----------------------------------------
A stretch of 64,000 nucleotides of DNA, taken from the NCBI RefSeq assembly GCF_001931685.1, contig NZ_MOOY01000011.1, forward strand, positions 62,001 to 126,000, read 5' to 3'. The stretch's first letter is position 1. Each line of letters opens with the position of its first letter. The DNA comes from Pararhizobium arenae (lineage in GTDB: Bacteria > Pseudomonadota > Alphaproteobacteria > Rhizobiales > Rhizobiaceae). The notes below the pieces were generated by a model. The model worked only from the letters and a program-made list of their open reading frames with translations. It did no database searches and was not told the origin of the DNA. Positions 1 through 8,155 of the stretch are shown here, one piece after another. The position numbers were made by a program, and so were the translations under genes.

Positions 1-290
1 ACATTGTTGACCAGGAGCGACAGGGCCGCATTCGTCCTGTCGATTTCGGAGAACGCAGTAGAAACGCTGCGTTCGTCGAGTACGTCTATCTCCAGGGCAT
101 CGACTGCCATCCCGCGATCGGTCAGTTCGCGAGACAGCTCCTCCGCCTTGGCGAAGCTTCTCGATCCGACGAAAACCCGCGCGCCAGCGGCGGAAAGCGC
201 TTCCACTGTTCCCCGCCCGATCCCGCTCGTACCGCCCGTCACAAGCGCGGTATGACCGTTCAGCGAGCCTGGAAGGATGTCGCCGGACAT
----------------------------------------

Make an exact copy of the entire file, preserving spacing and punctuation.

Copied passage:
A stretch of 64,000 nucleotides of DNA, taken from the NCBI RefSeq assembly GCF_001931685.1, contig NZ_MOOY01000011.1, forward strand, positions 62,001 to 126,000, read 5' to 3'. The stretch's first letter is position 1. Each line of letters opens with the position of its first letter. The DNA comes from Pararhizobium arenae (lineage in GTDB: Bacteria > Pseudomonadota > Alphaproteobacteria > Rhizobiales > Rhizobiaceae). The notes below the pieces were generated by a model. The model worked only from the letters and a program-made list of their open reading frames with translations. It did no database searches and was not told the origin of the DNA. Positions 1 through 8,155 of the stretch are shown here, one piece after another. The position numbers were made by a program, and so were the translations under genes.

Positions 1-290
1 ACATTGTTGACCAGGAGCGACAGGGCCGCATTCGTCCTGTCGATTTCGGAGAACGCAGTAGAAACGCTGCGTTCGTCGAGTACGTCTATCTCCAGGGCAT
101 CGACTGCCATCCCGCGATCGGTCAGTTCGCGAGACAGCTCCTCCGCCTTGGCGAAGCTTCTCGATCCGACGAAAACCCGCGCGCCAGCGGCGGAAAGCGC
201 TTCCACTGTTCCCCGCCCGATCCCGCTCGTACCGCCCGTCACAAGCGCGGTATGACCGTTCAGCGAGCCTGGAAGGATGTCGCCGGACAT